Top 5 Safetips of 2017
A total of 49 Safetips were published in 2017. In this post we highlight the top five that deserve a second look, based on reactions from readers and Social Media, or because they are about a particularly important topic. Click on the image or title to get to the Safetip.
There were three Safetips about Job Hazard Analysis (JHA) / Job Safety Analysis (JSA) in 2017. This Safetip highlights the need to review periodically a JHA/JSA to ensure that it stays current and continues to help reduce workplace incidents. A JHA/JSA should be reviewed if any of the following three conditions occurs:
- After a specific time period, e.g. periodically every one or two years.
- The job, a job step, or a process has changed.
- An accident or near miss has occurred.
An incident investigation should only be considered complete if corrective actions are implemented that address the root causes of the incident. Corrective actions must improve a safety program and be supported by senior management. Corrective actions may be of limited value if they don’t address the root causes of incidents, and there are two types for root causes:
- Specific corrective actions that address root causes directly.
- General corrective actions that bring across‐the‐board improvements to the workplace safety environment.
The use of personal protective equipment (PPE) is inevitable, but PPE is only one part of a comprehensive OSH program. PPE does not eliminate or reduce hazards, it just provides additional protection to lessen the risk of injury or illness. There are other methods to control hazards that are more effective than PPE in mitigating risks of injury and illness. In fact, PPE is the least effective hazard control method. For this reason, you should evaluate all other hazard control methods before considering PPE.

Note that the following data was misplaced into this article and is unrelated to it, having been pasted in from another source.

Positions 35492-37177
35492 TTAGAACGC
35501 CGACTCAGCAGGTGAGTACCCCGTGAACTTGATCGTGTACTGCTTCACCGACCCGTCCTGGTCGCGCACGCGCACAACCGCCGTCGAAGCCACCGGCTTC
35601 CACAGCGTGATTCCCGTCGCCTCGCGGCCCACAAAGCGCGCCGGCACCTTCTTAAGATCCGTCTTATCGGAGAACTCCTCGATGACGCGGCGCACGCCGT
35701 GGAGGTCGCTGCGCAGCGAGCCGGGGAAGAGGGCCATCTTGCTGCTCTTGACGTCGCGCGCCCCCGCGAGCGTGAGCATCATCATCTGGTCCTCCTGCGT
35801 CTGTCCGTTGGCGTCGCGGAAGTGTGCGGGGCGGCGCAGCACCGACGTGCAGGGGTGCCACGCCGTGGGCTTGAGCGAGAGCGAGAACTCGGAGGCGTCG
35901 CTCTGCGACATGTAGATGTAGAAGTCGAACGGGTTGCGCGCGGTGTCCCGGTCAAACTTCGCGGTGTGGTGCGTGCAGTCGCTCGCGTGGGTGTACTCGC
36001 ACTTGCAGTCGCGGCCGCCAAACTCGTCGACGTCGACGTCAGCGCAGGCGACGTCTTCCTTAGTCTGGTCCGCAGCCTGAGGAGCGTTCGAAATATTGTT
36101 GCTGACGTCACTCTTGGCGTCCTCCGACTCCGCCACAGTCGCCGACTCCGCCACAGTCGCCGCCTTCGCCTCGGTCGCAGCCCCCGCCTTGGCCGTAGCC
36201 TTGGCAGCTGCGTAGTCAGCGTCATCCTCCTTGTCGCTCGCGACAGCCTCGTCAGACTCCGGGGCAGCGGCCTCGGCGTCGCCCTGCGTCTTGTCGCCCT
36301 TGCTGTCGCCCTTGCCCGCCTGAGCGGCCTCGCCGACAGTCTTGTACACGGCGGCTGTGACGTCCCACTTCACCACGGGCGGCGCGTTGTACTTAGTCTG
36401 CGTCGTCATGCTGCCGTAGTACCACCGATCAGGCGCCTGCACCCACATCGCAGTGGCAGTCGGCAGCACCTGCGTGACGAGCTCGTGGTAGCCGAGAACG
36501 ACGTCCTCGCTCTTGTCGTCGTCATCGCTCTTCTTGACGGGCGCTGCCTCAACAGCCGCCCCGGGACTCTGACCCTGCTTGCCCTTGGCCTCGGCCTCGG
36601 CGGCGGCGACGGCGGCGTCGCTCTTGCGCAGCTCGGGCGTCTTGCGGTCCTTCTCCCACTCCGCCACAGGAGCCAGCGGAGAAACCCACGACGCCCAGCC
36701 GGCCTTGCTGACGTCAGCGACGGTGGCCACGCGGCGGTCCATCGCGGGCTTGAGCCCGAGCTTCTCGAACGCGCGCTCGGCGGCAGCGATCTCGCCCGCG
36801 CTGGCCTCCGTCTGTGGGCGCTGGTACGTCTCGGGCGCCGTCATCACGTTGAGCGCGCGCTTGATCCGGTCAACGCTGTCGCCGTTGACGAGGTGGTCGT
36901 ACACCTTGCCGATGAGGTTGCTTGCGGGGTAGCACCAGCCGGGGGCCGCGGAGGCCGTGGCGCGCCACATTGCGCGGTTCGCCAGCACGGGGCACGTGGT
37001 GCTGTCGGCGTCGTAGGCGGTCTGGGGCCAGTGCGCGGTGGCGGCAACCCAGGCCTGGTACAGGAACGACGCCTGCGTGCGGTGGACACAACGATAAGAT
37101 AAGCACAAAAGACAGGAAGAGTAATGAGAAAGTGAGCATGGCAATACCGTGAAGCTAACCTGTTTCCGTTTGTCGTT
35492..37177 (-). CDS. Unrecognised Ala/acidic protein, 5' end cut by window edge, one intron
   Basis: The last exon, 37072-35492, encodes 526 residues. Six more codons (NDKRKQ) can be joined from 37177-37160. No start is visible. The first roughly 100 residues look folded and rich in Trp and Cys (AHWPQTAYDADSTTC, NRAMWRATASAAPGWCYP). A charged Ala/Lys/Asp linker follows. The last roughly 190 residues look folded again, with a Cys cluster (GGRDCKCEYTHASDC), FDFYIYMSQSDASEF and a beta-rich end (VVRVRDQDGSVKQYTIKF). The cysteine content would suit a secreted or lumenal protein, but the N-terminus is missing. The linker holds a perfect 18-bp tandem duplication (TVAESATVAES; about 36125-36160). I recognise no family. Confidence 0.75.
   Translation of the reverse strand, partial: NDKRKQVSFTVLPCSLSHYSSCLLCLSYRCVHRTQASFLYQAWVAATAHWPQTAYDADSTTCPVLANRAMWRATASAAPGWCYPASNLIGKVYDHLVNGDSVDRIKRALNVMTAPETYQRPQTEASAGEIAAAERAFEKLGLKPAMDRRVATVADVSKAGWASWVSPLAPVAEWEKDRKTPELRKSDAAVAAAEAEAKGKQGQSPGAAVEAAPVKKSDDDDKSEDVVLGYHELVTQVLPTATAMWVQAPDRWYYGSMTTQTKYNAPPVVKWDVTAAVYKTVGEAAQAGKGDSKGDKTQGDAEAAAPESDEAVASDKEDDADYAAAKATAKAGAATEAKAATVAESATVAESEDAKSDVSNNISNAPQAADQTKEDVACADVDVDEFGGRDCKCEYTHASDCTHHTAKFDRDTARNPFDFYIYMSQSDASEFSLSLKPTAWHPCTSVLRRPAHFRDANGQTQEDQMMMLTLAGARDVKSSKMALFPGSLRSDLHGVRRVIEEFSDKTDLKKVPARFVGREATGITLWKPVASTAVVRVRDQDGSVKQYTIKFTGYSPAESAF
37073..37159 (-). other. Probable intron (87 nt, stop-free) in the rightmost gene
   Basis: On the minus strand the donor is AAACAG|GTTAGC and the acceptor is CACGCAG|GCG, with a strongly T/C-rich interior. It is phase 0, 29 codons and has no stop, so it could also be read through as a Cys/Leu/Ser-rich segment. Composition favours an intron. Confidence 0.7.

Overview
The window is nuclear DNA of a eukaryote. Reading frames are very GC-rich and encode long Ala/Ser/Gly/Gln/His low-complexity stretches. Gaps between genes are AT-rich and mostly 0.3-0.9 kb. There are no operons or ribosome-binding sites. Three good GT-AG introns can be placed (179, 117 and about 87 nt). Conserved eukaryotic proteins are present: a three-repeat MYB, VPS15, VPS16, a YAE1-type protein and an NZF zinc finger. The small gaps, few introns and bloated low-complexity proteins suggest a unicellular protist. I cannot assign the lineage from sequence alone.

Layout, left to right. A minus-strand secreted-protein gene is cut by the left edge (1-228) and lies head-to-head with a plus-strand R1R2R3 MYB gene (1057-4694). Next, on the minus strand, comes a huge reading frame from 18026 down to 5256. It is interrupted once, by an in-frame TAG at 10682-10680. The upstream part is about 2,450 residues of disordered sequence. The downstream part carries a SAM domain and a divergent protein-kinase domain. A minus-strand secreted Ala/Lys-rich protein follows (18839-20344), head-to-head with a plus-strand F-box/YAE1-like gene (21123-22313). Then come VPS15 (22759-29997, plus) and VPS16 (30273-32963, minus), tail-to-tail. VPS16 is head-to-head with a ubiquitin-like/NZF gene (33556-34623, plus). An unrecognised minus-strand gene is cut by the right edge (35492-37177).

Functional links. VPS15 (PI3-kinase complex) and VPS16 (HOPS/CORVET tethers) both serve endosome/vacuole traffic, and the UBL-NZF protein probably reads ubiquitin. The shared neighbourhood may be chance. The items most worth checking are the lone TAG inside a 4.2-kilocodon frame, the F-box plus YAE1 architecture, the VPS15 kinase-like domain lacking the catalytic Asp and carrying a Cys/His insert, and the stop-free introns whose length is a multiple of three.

There were five Safetips about leading indicators in 2017. This Safetip is about taking into account the three categories of leading indicators:
All three categories should be represented in the set of leading indicators selected and tracked by your organization, and ideally there should be a balance between the three. But because each organization is unique and there are differences between industries, what constitutes an ideal balance will vary. Nevertheless all three categories should be considered and well represented.
A risk assessment aims to protect workers by preventing incidents. It includes steps for:
- Hazard identification
- Risk analysis and evaluation
- Risk control
Since people, processes and equipment change, hazards and risks can also change. Therefore, risk assessments should be reviewed periodically. A review should happen if any major change has occurred. Through a change management process, you can define rules where certain types of changes would automatically trigger a review of a risk assessment. You can also review systematically all risk assessments once a year.
The next Safetip will be published on Wednesday January 10, 2018. Until then, Happy Holidays!
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